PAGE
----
Hi there. It’s Thursday, March 24 and you’re reading The Loop, a quick wrap-up of today’s news headlines.
One thing you’ll be hearing about today
The former chair of the Emissions Reduction Assurance Committee has blown the whistle on Australia’s greenhouse gas reduction schemes, saying they lack integrity.
- Andrew Macintosh chaired the statutory body tasked with vetting the integrity of carbon offset schemes under the government’s Emissions Reduction Fund for almost seven years
- He’s decided to go public with his concerns about the hundreds of millions of dollars the government is paying to projects designed to cut emissions
- He says Australia’s carbon market has “degenerated to become a rort” and that integrity standards set down in legislation are being compromised
Emissions Reduction Minister Angus Taylor says Australia’s carbon credits scheme is seen as one of the best “in the world”, and the Clean Energy Regulator has dismissed allegations about compromised integrity as false.
News while you snoozed
- Madeleine Albright, the first woman to serve as US secretary of state, has died of cancer aged 84. Ms Albright, who fled the Nazis as a child in her native Czechoslovakia during World War II and rose to become America’s top diplomat (and, in her later years, a pop culture feminist icon), was awarded the prestigious Medal of Freedom by Barack Obama in 2012
- Google says it will not help websites, apps and YouTube channels sell ads alongside content that it deems exploits, dismisses or condones the ongoing Russia-Ukraine conflict. Company spokesman Michael Aciman says Google can “confirm that we’re taking additional steps to clarify, and in some instances expand our monetisation guidelines as they relate to the war in Ukraine”
What Australia has been searching for online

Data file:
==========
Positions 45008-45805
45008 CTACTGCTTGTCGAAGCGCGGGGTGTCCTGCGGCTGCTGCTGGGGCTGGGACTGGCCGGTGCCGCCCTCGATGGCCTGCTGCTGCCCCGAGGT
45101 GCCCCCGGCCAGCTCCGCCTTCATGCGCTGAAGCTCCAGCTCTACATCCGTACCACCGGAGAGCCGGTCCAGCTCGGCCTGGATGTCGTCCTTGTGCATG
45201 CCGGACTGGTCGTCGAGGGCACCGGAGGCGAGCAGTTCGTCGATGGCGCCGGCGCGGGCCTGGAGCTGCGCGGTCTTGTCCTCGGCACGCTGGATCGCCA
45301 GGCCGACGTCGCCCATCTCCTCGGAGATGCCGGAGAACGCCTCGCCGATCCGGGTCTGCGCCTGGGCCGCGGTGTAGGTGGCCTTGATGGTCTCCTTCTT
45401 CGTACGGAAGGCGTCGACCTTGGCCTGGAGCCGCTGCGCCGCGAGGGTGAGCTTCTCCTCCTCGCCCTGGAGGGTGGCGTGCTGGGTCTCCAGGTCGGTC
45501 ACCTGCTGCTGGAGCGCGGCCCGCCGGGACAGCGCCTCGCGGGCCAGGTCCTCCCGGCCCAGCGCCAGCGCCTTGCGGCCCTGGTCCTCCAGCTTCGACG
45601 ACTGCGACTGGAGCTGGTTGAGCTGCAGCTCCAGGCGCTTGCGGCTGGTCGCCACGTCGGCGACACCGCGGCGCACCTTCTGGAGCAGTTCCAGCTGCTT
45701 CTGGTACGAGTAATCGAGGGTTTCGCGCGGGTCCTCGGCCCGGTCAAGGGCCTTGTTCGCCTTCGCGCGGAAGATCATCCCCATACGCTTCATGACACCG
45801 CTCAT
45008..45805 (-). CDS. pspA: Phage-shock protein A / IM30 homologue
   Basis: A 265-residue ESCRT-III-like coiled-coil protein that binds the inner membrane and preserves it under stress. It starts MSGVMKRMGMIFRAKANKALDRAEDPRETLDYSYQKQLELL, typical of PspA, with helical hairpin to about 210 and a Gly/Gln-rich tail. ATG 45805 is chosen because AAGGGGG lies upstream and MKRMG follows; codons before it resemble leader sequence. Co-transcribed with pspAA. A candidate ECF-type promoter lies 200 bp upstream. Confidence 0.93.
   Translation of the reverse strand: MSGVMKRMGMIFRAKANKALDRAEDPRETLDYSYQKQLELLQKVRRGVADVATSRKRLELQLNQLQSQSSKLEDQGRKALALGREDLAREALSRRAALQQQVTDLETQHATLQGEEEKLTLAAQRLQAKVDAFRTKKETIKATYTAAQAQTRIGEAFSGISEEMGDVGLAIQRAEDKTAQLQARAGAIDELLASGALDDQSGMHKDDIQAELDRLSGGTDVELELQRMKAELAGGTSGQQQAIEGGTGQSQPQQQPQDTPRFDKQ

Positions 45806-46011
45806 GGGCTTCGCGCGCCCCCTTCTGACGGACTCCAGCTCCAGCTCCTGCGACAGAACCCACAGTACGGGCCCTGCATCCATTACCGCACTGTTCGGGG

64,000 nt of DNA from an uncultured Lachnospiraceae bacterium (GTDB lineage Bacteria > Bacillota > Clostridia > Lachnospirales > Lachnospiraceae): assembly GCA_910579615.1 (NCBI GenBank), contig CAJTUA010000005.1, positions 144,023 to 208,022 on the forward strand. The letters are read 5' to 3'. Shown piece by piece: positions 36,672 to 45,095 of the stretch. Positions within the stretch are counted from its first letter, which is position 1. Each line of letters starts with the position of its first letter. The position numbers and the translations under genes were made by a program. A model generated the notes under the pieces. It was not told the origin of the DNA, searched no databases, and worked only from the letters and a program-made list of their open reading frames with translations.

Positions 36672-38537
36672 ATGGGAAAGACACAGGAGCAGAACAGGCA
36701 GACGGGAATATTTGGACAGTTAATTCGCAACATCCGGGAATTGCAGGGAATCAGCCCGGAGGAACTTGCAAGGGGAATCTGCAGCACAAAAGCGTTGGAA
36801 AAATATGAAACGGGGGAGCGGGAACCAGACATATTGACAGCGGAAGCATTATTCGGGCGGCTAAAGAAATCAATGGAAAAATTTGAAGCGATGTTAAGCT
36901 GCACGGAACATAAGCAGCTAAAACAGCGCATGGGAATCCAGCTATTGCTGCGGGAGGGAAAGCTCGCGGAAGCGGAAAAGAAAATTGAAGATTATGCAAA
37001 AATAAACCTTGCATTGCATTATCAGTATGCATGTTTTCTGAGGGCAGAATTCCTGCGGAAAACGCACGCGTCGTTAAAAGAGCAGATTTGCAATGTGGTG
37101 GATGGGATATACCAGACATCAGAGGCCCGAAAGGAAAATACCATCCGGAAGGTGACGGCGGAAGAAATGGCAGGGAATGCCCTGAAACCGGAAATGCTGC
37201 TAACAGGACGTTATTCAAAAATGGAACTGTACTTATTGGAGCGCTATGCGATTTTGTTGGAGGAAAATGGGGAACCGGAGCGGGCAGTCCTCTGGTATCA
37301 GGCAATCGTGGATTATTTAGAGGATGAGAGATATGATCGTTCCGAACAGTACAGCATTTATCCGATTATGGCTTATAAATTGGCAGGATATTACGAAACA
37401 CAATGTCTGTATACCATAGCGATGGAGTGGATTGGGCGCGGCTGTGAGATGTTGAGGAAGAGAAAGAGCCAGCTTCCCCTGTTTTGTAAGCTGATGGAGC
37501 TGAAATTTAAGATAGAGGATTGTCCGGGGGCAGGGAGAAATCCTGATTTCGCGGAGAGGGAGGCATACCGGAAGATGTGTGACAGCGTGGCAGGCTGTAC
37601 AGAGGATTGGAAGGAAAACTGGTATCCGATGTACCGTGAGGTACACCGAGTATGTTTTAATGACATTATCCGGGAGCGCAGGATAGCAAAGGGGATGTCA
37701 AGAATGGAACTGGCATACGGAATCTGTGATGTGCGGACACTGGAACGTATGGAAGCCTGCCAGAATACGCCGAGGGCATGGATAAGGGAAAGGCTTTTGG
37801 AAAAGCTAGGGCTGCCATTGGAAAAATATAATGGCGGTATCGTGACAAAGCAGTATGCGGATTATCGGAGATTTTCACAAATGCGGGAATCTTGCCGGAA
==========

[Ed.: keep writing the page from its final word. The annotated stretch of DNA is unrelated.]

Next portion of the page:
- Stormlea. Police are continuing the search for a missing four-year-old girl in the remote area on the Tasman Peninsula after she went missing yesterday afternoon while playing with her dogs (one of which is also missing). Members of the public have been asked to stay away from the area at this stage
- Ash Barty. In case you missed it yesterday, the women’s world number one announced her shock retirement from professional tennis aged just 25. ABC Sport’s Russell Jackson says the announcement is “a bolt from the blue, but she departs tennis with universal acclaim and respect”
One more thing
It turns out stinking out the office isn’t the only thing to worry about when smashing out a tuna-based lunch.
A tin of tuna is significantly cheaper than many types of fresh meat or fish. But how much can you eat before you need to worry about mercury?
CSIRO’s Simon Apte, a Senior Senior Principal Research Scientist, and Chad Jarolimek, a Senior Experimental Scientist, reckon they have the answer.
Lab tests they conducted for Catalyst suggest — depending on your body weight and the exact brand of tuna you buy — you could eat anywhere between 25 and 35 small tins (95g each) of tuna a week before you hit maximum mercury limits.
“That’s a level even the most keen tuna-lover would be hard pressed to consume,” the experts say.
But if you’re a seafood lover, watch out for other fish species as some Australian fresh fish can contain higher mercury concentrations than canned tuna. There’s more on that here.
You’re up to date
As always, thanks for reading.